In addition to the above enhancements release 16 will also introduce a set of new capabilities that will extend the set of 5G supported use cases beyond initial set of use cases that were centered on enhanced mobile broadband.

Release 16 New Capabilities:

Support for Cellular IoT

This feature existed in previous generations but Release 16 marks the first support for it in 5G. The feature includes support for a wide set of functionalities including: infrequent small data transmission, frequent small data communication, high latency communication, power saving functions, management of enhanced coverage, overload control for small data, support of the Reliable Data Service, support of common north-bound APIs for EPC-5GC interworking, network parameter configuration API via NEF, monitoring, Inter-RAT mobility support to/from NB-IoT, support for expected UE Behaviour, QoS support for NB-IoT, core network selection and steering for Cellular IoT, Group Message Delivery using unicast NIDD, MSISDN-less MO SMS, Interworking with EPS for the Cellular IoT.

Support for Time Sensitive Networking

The ability for 5G to support industrial IoT is a key milestone achieved with Release 16. This is achieved by delivering support for a Time Sensitive Networking architecture in 5G. Release 16 enables a 5G network to be deployed as a TSN bridge within a wider TSN network.

Support for Non-Public Networks (NPN)

Release 16 introduces support for Non-public Networks. The support covers the ability to identify, discover, select and implement access control for non-public networks. The feature provides service continuity and support for access of NPN services via PLMN and vice versa. There are two types of NPN supported: Stand-Alone Non-Public Networks (SNPN) and Public Network Integrated NPN (PNI-NPN).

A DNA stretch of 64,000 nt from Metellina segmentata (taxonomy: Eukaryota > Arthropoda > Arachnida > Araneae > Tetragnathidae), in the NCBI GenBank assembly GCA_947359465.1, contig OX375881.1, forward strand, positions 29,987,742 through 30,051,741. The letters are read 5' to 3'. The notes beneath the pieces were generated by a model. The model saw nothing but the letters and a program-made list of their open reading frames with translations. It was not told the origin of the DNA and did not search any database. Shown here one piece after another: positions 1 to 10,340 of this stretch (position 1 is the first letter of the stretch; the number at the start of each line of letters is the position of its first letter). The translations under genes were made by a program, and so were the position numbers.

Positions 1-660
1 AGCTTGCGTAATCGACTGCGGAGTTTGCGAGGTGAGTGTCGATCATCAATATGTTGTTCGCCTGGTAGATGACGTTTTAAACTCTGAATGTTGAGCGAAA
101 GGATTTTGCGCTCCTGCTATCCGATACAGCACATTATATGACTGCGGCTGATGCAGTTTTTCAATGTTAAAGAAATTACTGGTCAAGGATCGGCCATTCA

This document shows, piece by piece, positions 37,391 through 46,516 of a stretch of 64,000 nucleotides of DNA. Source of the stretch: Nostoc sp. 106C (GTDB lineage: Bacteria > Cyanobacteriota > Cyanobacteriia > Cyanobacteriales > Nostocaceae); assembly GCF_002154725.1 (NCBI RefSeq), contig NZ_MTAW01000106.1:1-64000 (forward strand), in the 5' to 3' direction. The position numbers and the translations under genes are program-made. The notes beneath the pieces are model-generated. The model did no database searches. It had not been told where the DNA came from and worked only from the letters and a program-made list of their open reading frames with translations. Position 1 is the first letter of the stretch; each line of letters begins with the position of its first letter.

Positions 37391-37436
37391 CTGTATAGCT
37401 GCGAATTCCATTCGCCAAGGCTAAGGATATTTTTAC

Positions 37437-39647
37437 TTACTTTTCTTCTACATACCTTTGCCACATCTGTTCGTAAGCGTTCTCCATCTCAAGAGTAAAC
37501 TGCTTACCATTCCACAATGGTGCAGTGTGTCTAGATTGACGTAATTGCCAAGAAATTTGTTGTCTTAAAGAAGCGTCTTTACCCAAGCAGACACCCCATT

Support for 5G LAN type services

LAN type services introduce the concept of a 5G Virtual Network (VN) group that provides the ability of a group of UEs to communicate privately. A 5G VN group can be managed dynamically using a set of exposed services.

Support for Access Traffic Steering, Switch and Splitting

This feature introduced in Release 16 allows fine grained traffic steering across multiple accesses. The feature introduces the concept of a Multi Access PDU session. This allows for data traffic to be served over multiple accesses e.g. 3GPP access, trusted and untrusted non 3GPP access.

Support for an integrated architecture enabling wireline access connectivity towards a 5GC via 3GPP interfaces and protocols.

Release 16 provides native support for wireline access networks. The architecture reference model now includes wireline access by incorporating support for fixed network residential gateways (FN-RGs) and a Wireline Access Gateway Function (W-AGF).

Common capabilities for a Service Enabler Architecture Layer

A new service enabler architecture layer (SEAL) that supports vertical applications by providing a common set of services e.g. group management, configuration management, location management.

Looking at the enhancements and the new capabilities we can see the importance of release 16 on 5G. Next week I’ll look at how operators will be able to charge and build new business models using the new release 16 features.

Alan McNamee